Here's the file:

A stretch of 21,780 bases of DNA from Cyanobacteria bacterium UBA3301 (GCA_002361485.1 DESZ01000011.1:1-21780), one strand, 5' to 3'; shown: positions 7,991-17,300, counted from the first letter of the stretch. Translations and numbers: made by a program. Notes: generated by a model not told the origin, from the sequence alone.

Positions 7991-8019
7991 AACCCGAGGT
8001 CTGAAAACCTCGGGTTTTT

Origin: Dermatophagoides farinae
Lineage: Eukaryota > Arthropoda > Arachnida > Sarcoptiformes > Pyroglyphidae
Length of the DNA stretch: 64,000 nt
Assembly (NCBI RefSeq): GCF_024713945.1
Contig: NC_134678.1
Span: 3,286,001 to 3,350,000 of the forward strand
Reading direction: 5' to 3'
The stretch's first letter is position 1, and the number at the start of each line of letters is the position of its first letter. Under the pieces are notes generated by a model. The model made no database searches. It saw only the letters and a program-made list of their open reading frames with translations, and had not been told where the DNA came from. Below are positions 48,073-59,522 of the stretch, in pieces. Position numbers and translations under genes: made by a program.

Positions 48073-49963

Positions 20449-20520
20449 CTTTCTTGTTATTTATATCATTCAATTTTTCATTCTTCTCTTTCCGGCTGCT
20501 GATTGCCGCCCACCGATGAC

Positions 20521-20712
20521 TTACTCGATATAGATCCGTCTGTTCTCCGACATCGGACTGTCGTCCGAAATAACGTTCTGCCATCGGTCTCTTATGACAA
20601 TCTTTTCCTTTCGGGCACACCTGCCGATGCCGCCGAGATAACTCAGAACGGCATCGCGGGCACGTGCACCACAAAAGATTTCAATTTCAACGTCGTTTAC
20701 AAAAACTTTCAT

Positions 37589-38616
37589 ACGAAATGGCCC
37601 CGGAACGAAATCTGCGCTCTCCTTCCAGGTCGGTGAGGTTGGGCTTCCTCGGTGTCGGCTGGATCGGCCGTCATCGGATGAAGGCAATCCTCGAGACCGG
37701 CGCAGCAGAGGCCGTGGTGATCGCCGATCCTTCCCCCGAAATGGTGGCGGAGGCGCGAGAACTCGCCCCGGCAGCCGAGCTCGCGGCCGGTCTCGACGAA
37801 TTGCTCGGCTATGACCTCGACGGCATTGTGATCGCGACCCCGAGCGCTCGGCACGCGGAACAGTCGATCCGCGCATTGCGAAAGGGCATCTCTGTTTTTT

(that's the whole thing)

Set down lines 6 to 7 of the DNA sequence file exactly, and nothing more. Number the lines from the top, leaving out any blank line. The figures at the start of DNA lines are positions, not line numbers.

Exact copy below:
Lineage: Eukaryota > Arthropoda > Arachnida > Sarcoptiformes > Pyroglyphidae
Length of the DNA stretch: 64,000 nt